13. Chris Dial Posted: April 23, 2003 at 01:59 AM (#610483)
David and Pssst,
have you guys ever heard of Babe Ruth? That'd be baseball history. What about Ted Williams? Jackie Robinson?

It's not "jerk-ish", David, it's ignorant. Without knowing what the "history" is, you can't possibly appreciate the accomplishments of Bonds and other present day players.

Now, I prefer the statistical edge myself, but baseball history is far from boring - not knowing the history and bragging about it doesn't seem very smart.
   14. Chris Dial Posted: April 23, 2003 at 01:59 AM (#610505)
I listed a lot of the different committees in the article. You might not be interested in all of it, but it is an important part of baseball. There is *plenty* of stats stuff for everyone.

The history that is listed is things like (from the latest TN) biographical stories that you may not be interested in - the integration of the Senators - Hank Aaron in 1952 - Don and Thornton Lee - Lance Richbourg (written by Lance Jr.).

But you might be interested in them - you just don't know it. Ever play Diamond Mind or Strat in a old-timer league? These stories paint the picture for you -

Ever read "Ball Four" by Jim Bouton? Take a story out of that book. It's like that.

It's not un-PC. You may not like it. I'm suggesting you don't like it because you don't know it. In your original post, you said in HS you didn't like world history, but do now. Why? You learned more about it? That's how baseball history is. I see you writing Base Ball, as if to imply it is all pre-1900 research. That's not even close. There are things like day-by-day looks at the Big Red Machine.

And always post under your own name - it's the right thing to do. :-)
   15. Patriot Posted: April 23, 2003 at 01:59 AM (#610509)
I don't see why David suggesting that he's thinks baseball history is boring would cause anyone to get bent out of shape. Heck, the former executive director of SABR(although maybe that's part of the reason why he's former) said that he found stat analysis boring.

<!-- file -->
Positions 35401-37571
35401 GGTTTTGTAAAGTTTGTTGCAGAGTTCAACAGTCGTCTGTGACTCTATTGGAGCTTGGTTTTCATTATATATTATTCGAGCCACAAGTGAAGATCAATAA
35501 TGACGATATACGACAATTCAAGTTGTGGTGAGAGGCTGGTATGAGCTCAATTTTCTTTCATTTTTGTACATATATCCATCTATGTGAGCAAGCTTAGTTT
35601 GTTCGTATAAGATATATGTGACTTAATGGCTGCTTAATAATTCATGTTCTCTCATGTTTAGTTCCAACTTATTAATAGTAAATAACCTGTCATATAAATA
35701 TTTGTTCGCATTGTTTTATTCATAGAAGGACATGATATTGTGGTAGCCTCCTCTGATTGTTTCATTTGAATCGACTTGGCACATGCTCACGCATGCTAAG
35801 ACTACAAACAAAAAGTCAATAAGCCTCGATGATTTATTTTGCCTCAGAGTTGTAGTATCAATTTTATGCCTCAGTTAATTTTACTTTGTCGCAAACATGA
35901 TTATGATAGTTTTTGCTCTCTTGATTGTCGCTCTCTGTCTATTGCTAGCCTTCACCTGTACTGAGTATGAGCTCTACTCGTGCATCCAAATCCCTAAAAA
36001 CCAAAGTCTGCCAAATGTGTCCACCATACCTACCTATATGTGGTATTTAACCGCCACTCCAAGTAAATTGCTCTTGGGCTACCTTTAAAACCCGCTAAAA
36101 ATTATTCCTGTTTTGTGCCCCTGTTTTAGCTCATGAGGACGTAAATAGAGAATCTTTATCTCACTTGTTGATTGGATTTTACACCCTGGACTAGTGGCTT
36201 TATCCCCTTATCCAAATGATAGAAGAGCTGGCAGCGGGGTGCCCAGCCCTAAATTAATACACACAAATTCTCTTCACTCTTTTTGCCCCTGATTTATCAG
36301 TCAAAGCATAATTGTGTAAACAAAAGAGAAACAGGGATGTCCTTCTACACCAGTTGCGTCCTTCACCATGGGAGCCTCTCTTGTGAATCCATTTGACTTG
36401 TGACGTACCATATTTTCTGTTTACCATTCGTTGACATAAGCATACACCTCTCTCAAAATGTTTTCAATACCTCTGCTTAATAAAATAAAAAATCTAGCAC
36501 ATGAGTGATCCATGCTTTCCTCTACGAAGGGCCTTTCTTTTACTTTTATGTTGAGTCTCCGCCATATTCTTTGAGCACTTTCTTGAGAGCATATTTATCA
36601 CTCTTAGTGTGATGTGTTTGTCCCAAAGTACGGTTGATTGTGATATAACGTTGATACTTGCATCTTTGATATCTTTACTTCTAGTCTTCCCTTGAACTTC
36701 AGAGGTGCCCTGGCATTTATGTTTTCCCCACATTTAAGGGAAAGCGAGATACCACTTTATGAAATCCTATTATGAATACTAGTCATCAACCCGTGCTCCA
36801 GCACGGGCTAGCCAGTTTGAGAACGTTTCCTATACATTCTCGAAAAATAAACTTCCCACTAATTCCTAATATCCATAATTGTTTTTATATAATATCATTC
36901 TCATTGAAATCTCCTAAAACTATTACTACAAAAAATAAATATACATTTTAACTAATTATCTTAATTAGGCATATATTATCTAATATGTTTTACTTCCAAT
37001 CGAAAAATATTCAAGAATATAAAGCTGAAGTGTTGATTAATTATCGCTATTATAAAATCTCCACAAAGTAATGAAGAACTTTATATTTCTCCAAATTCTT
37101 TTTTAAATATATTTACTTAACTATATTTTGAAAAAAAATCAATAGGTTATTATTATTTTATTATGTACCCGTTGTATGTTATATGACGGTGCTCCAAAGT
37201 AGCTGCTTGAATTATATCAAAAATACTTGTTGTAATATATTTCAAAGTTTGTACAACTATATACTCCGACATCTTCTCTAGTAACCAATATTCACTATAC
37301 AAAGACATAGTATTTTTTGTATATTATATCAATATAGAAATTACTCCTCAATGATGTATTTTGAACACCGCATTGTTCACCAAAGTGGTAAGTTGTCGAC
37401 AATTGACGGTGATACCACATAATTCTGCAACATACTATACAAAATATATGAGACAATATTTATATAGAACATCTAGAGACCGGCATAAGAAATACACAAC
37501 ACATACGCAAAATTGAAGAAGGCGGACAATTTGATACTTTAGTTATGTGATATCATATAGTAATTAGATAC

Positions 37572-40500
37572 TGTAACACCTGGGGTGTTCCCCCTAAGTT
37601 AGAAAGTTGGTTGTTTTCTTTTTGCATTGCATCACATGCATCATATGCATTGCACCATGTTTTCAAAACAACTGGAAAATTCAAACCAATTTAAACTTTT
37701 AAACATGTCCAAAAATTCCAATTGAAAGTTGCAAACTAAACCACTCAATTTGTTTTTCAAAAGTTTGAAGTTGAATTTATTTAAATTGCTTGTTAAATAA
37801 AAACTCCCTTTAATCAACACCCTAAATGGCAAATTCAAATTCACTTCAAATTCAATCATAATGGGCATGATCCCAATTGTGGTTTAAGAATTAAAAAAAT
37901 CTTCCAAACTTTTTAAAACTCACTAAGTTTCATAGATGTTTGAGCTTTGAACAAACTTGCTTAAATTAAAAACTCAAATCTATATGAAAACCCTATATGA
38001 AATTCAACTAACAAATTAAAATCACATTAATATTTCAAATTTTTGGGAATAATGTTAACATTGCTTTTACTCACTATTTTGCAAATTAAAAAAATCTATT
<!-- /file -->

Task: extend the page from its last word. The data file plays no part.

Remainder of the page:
Seriously, a lot of the stuff in the SABR publications on history, particularly in The National Pastime, is IMO fluff. A lot of it is personal, about the minor leagues, etc. Is it baseball history? No doubt. Do some people like it? Sure. Obviously I find enough things that interest me in the organization to be a member. But I don't see why it would offend anyone if I suggest that "June Peppas and the All-American League"(about the women's league), "Nine Baseball Scrapbooks"(about a guy who put together scrapbooks for ex-players) and "A Very Special Evening"(about a guy who was on a tv show with Mickey Mantle when he was 9), all articles from the 02 TNP, are not my cup of tea. After all, there's plenty of people who frown on linear weights and Pythagenport.
   16. Chris Dial Posted: April 23, 2003 at 01:59 AM (#610511)
I'm not bent out of shape, although, being familiar with David's work and knowledge, I was annoyed and disappointed - I'm saying learn about it first.

Whle some articles might not thrill you (just like here), there are others that are interesting that are history. David said "History of Baseball? Ho-hum." when there is a ton - well, most of it, that he would find interesting if he found out more about it.

Of course, I'm not suggesting all of it is gripping - I'm saying all of it is *not* boring. (Nor most of it).
   17. tangotiger Posted: April 23, 2003 at 01:59 AM (#610514)
I think what is interesting is that
1 - SABR is at Colorado
2 - We talk about the effect Coors has on players all the time
3 - MGL is pursuing research to that effect

Seems to me a match made in heaven, even if the deadline passed. I think editor-in-chiefs always have a chance to move a story off the front page when warranted. The deadlines are never set in stone.

In any case, if SABR won't present MGL's findings, he can publish them at Primer, and maybe at the local Denver paper, if they are interested.

And I agree. MGL is a superstar. I'm sure he knows it, too ;)
   18. Chris Dial Posted: April 24, 2003 at 01:59 AM (#610516)
There is a sitting panel on Coors effect with Robert Adair and Rany Jazaryli (at least). It will be a subject of focus.
   19. Tracy Posted: April 24, 2003 at 01:59 AM (#610518)
"Seems to me a match made in heaven, even if the deadline passed. I think editor-in-chiefs always have a chance to move a story off the front page when warranted. The deadlines are never set in stone."

So, the SABR33 organizers should rearrange their entire lineup becuase two or three people, who think the sun rises and sets on their research, and to my knowledge, have never posted on SABR-L or contributed to any SABR publication, want them to?

Give me a break.
   20. tangotiger Posted: April 28, 2003 at 02:00 AM (#610585)
Neal, it sounds like your processes are excellent, and it should satisfy everyone. Hard to do, but good job.